MadSci Network: Earth Sciences

Re: Is there underwater weather in the oceans?

Date: Thu Nov 2 14:05:48 2006
Posted By: Michael O''Donnell, Post-doc/Fellow, Marine Science Institute, UC Santa Barbara
Area of science: Earth Sciences
ID: 1161911015.Es

Hi Ellen,

That is a great question, and it actually raises two issues.

First, yes, the ocean exhibits many of the same "weather" patterns as does
the atmosphere (although it doesn't really snow much... and no lightning).
These patterns are driven by the same forces that drive atmospheric
weather, but they happen over different time scales. This being true,
however, oceanic "weather" patterns will look much different from what you
see in the atmosphere.

To start, you need to have a decent understanding of how weather works in
the atmosphere. A starting point is ,
and The fundamental thing to understand
is that atmospheric weather is driven by differences in density between
masses of air. Usually, this is due to temperature differences; for
instance, air over warm parts of the ocean gets less dense, causing it to
rise... this leads to pressure differences between warm air masses and cold
air masses. The "fronts" that you see on a weather map are areas where warm
and cold air masses meet. Because different air masses are at different
pressures, air will flow from areas of high pressure to areas of low
pressure. Because the earth is rotating, the Coriolis effect will change
the direction of air movement (turning it to the right in the northern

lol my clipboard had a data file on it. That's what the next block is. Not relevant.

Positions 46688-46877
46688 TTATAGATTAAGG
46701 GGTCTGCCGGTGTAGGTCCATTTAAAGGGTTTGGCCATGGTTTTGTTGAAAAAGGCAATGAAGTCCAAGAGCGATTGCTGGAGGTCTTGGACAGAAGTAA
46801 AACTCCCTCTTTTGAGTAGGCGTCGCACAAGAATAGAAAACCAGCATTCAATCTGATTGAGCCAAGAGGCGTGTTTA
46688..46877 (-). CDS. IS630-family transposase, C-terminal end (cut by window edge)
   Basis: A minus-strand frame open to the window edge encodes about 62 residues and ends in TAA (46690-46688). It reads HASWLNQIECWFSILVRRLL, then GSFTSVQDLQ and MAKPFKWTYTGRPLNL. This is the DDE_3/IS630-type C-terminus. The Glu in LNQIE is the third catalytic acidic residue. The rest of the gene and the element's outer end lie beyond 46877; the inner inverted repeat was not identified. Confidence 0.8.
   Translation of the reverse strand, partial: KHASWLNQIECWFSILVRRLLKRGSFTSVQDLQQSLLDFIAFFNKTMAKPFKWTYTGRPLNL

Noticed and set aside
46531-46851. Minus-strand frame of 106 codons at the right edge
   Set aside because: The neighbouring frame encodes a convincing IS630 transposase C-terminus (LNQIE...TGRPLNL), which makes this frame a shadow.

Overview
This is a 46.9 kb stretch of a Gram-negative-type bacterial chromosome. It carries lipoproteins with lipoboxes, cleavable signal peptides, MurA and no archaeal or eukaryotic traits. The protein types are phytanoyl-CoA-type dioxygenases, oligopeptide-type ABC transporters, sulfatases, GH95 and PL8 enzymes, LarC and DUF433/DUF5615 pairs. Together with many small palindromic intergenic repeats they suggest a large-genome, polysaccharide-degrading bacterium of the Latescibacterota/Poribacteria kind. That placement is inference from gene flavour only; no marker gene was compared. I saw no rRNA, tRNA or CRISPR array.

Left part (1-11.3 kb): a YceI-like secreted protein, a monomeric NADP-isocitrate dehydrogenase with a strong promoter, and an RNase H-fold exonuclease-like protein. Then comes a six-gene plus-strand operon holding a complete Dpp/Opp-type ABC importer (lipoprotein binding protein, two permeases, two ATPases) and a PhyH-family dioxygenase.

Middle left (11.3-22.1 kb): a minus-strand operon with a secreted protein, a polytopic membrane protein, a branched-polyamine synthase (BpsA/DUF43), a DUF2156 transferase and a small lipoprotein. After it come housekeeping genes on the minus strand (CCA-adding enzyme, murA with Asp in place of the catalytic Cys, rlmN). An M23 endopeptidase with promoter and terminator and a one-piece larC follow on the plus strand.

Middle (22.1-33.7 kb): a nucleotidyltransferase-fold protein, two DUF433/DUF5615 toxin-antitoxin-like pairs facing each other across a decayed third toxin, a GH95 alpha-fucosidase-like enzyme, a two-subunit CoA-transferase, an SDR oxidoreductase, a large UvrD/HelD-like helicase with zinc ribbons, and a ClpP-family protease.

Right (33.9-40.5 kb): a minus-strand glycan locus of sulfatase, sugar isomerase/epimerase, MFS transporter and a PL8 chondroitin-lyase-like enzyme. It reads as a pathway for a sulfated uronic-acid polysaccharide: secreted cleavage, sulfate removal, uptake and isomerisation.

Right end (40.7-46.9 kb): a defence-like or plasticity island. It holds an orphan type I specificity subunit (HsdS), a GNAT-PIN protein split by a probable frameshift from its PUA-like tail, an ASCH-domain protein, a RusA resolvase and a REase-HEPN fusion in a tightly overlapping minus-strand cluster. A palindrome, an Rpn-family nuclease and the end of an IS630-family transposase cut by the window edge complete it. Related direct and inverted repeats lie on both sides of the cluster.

hemisphere, to the left in the southern).

These basic processes driving weather are fundamental to fluid mechanics.
As such, exactly the same processes happen in the fluid that makes up the
oceans. Water of different temperatures will have different densities, for
instance, cold water near the poles sinks, driving bottom currents. Another
big driver of water moving around in the oceans is atmospheric winds
blowing over the surface... in this way, the ocean and the atmosphere are
tightly connected; remember, the temperature of the ocean water helps to
drive the winds. Large eddies of ocean currents look very much like
hurricanes blowing through the atmosphere.

Some important differences, though, have to do with the response times of
the air vs. the ocean. Ocean water is almost 1000 times as dense as air, so
it takes much longer to respond to changes in pressure. It also has a much
higher heat capacity, so it doesn't change temperature rapidly.
Additionally, water absorbs most of the sunlight that hits it, so you don't
get the same situation as in the air, where the sun warms different
surfaces to different temperatures, driving local changes in air
temperature and therefore winds. All of these factors mean that weather
events happen much more slowly in the ocean, and last much longer. A giant
ocean eddy can last months to years, while a massive weather event like a
hurricane might last only a few weeks. Winds in the atmosphere can blow at
1000s of meter/sec (100s of mph), while the Gulf Stream, the fastest ocean
current, moves about 2 m/sec (about 5 mph).

Just as atmospheric weather conditions bring rain to plants, oceanic
weather brings nutrients to the organisms that live there (see : )

Finally, your question asks about whether tsunamis are a type of weather
event. Actually, tsunamis are very different from any of the things I've
mentioned. Tsunamis are caused when an external event triggers a massive
change in pressure over a very local scale. Wikipedia has a good page on
what causes a tsunami ( ). Basically,
it is an instantaneous event which displaces an enormous mass of water
(thereby putting a huge amount of energy into the ocean). This is much
different from weather events which are driven by small temperature and
density differences within the air or ocean. The only atmospheric phenomena
that would be similar would be a bomb going off, an airplane breaking the
sound barrier, or a volcano erupting... maybe a Who concert would
qualify... none of these events are a part of normal weather patterns any
more than tsunamis are a component of general ocean weather.

I hope this helps.

Moose O'Donnell

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